Yesterday evening we discussed solutions to the problem. I suggested he redraw his characters to make them less recognizable, and that’s what he probably end up doing. But in the discussion, he came up with an interesting suggestion. He had thought about asking the family members what less than flattering attribute they would like to display, dishonesty, greed, tendency to infidelity, etc.  I’m pretty sure this wouldn’t help the author out much in the end, he would still end up pissing everyone he wrote about off, but it would be fascinating to see what flaws folks might pick out for themselves.

Being allowed to pick out your own flaws, as your story is written, is a very generous concept. Controlling how we are perceived isn’t something we are ever allowed in real life. The most basic things about us come with preconceived notions about our flaws. Woman, adoptee, birth parent, adoptive parent, all have their own set of flaws, according to your perspective. It’s natural that we try to use our good points to neutralize the perception that we don’t like. I wonder if this makes us come off flat, set up to be given another set of attributes that are no more accurate than the others.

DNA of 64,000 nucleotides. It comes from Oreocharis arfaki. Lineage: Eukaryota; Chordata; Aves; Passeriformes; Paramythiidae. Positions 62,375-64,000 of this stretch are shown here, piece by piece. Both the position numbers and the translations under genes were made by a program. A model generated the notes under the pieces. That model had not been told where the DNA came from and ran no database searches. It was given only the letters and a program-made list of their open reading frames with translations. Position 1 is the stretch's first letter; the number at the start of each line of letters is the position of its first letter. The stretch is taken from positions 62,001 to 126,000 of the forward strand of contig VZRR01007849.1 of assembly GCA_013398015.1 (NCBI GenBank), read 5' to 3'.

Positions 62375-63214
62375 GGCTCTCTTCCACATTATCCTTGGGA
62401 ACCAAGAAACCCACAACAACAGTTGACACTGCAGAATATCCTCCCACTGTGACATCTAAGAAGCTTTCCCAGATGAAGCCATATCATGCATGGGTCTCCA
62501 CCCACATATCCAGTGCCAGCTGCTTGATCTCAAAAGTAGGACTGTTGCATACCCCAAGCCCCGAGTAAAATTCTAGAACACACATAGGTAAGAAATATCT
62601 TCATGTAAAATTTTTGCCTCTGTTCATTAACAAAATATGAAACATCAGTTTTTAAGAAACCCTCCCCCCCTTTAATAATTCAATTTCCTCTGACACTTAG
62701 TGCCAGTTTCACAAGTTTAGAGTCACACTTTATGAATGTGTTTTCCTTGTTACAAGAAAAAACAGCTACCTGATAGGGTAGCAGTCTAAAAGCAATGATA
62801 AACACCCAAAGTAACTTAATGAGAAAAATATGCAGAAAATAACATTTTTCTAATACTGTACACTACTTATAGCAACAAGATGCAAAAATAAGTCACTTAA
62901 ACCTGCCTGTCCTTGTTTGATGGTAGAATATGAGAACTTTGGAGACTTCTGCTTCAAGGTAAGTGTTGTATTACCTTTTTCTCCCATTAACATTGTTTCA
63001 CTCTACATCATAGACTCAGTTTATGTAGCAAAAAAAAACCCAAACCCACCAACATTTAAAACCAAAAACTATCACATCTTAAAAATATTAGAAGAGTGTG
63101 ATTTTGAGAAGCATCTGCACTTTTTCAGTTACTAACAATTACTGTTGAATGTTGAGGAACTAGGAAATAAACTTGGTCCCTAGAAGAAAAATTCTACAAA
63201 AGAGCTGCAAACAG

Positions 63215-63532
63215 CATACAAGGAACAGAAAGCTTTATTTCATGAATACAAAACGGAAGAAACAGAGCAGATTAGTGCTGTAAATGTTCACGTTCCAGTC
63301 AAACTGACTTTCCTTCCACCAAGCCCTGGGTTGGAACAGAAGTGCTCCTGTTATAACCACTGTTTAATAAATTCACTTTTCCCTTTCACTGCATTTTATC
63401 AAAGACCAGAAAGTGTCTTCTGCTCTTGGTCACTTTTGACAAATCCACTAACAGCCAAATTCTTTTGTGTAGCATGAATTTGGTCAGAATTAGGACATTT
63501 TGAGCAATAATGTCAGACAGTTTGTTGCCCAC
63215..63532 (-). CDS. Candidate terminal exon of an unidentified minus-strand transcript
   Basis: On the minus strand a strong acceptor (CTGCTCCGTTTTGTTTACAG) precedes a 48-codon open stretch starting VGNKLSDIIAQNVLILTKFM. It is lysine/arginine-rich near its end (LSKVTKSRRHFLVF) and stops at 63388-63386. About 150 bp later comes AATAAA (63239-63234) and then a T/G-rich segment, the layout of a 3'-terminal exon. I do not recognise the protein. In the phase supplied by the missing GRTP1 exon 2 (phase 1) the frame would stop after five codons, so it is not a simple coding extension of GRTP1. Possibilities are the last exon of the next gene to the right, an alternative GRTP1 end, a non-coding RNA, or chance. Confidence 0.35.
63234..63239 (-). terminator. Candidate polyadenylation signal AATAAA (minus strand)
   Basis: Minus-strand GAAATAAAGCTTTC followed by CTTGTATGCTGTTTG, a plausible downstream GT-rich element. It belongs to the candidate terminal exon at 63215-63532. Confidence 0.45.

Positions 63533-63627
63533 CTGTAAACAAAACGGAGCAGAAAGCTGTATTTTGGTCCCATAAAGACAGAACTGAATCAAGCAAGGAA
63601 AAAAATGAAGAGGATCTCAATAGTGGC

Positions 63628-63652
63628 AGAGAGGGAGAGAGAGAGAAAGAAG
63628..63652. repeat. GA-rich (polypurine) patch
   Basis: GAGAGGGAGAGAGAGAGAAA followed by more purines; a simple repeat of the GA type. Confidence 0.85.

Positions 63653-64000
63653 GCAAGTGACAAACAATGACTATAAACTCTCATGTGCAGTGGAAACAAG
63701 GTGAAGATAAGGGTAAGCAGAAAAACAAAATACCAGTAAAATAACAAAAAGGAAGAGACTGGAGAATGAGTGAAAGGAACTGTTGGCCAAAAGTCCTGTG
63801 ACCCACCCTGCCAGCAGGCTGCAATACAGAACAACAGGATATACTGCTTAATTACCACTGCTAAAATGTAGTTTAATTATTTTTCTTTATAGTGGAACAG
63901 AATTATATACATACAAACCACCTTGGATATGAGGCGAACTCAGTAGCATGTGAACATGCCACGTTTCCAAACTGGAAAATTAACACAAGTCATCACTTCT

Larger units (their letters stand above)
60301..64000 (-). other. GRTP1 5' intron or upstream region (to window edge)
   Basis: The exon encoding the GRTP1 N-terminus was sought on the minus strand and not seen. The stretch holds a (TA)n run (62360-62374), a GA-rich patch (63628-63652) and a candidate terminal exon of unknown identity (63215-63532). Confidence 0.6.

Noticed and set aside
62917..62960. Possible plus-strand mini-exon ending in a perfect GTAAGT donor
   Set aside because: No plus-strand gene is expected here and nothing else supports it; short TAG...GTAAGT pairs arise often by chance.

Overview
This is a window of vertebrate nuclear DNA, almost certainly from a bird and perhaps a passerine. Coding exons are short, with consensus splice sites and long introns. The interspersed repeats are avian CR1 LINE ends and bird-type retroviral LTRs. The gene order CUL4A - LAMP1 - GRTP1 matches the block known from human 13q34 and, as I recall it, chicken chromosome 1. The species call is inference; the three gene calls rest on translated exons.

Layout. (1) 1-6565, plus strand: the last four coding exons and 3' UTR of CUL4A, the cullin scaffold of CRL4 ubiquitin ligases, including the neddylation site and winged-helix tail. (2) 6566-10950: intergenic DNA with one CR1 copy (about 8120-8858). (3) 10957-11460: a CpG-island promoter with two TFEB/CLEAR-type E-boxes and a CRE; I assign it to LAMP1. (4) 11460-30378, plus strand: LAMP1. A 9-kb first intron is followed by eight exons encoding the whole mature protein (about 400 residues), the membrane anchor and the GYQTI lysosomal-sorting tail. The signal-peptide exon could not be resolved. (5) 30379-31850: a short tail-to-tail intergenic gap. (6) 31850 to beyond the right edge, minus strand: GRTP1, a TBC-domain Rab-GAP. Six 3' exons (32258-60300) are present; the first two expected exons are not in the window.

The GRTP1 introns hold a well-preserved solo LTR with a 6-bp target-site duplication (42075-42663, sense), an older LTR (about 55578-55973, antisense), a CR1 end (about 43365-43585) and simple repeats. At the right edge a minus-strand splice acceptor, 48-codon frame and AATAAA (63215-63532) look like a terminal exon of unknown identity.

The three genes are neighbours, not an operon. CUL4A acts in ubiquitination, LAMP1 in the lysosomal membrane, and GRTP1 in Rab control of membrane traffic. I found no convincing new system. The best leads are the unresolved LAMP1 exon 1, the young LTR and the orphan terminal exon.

If you were asked to come up with a fictional character flaw, what would you choose?

I’m think I might like vanity. LOL.

Today is a Good Day

Today should be a good day. I’ve got plenty of work to do, good work, no one will probably die, and my Love is coming to see me tonight. It’s sunny too, that means a lot.